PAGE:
Your teen isn’t your friend: Realizations to help with divorce

by | Dec 11, 2018 | Family Law

With any divorce case, the primary concern is the children involved. It’s necessary to make sure they’re safe and comfortable, even if they are not happy about the changes that are happening.

When children have to struggle going back and forth between homes and hear their parents fight time and time again, it makes things very difficult. Even with older children, it’s always important that parents do their best to contain their complaints about their spouses (or ex-spouses).

As a parent, what can you do to make divorce easier on teens?

The first thing to realize is that your teen is not your friend. Your teen isn’t there to listen to you lament over the loss of your romantic relationship. That doesn’t mean you can’t mourn over the loss of the family unit together, but your teen is not someone who can take the place of an adult friend or therapist.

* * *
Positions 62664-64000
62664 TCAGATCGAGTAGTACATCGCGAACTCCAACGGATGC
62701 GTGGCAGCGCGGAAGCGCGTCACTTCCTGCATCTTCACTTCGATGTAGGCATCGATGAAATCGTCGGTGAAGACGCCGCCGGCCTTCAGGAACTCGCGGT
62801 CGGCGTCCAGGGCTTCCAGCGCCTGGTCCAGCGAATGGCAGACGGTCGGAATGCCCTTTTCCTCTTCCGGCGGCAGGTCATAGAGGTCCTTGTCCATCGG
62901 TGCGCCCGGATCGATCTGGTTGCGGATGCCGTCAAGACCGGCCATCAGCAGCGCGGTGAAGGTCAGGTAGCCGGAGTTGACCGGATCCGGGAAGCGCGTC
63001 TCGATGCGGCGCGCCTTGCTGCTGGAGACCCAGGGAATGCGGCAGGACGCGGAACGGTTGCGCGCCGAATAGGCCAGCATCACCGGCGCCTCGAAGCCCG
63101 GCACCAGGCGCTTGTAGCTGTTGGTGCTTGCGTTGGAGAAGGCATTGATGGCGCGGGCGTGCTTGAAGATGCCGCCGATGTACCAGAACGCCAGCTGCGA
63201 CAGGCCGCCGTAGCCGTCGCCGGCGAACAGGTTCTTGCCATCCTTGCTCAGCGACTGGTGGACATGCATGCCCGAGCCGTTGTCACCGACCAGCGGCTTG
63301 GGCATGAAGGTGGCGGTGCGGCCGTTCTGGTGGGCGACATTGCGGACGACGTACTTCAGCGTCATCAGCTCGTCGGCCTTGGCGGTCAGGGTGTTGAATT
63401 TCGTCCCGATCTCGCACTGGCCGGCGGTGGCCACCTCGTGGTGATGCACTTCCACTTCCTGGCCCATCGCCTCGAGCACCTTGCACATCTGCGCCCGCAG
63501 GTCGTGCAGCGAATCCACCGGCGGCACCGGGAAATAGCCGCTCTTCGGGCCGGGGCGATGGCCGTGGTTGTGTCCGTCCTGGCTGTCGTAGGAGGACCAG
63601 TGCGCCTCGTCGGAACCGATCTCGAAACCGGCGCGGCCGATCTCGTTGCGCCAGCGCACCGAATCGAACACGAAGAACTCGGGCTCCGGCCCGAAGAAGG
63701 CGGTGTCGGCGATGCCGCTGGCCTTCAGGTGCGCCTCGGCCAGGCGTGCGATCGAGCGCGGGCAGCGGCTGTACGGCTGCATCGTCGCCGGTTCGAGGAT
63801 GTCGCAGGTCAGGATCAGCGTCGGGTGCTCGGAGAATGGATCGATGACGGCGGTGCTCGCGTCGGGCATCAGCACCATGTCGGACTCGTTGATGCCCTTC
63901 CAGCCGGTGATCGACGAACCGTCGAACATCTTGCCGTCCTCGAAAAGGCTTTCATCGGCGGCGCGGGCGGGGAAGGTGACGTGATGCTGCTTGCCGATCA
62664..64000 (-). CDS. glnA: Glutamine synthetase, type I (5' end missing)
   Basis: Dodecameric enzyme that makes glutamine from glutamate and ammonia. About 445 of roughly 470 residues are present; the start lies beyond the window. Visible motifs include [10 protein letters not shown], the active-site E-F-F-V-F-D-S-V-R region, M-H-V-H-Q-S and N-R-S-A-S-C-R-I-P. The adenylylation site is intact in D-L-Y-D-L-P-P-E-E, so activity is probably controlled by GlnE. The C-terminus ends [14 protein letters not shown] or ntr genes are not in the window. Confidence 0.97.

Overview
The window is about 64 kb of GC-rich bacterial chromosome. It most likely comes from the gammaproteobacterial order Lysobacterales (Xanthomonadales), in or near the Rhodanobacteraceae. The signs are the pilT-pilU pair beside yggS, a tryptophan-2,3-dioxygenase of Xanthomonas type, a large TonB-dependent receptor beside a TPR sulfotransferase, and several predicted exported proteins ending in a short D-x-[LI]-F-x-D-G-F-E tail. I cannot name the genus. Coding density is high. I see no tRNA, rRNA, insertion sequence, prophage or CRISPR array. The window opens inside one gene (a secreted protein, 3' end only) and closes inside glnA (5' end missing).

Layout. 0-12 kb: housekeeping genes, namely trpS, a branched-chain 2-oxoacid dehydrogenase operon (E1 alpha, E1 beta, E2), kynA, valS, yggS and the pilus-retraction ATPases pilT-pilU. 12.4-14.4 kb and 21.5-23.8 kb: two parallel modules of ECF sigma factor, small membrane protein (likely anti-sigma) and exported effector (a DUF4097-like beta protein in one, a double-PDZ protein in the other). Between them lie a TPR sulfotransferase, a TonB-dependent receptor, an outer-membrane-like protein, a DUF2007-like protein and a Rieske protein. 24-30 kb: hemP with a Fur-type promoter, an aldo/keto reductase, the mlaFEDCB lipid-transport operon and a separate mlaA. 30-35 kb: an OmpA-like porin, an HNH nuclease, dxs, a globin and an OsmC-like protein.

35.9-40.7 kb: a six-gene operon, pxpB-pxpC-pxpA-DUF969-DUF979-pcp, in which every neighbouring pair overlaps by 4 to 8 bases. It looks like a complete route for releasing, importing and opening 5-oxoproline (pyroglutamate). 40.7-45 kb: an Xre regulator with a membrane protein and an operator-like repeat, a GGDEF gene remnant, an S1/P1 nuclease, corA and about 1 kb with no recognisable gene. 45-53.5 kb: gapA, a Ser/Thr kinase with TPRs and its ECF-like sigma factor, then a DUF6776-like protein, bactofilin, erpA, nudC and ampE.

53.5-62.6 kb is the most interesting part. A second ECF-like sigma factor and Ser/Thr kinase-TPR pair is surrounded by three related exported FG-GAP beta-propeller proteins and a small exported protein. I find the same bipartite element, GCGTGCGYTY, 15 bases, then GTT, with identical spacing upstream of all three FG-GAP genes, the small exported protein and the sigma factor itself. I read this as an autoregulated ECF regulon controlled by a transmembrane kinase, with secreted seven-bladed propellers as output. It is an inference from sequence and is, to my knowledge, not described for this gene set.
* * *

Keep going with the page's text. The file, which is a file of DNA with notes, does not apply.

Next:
Another thing to know is that your teen is likely going to have their own changes in response to the divorce. These might be things like breaking rules or staying out later than usual, joining many clubs or suddenly wanting to be with their friends all the time. If any of these behaviors become worrisome, you should sit down with your child and talk to them about why you’re worried. Sometimes, children just want to avoid conflict and stay out of the way. When or if that becomes dangerous, you have to step in.

These are a few things to keep in mind about a teen caught up in your divorce. Your teen needs your support and understanding.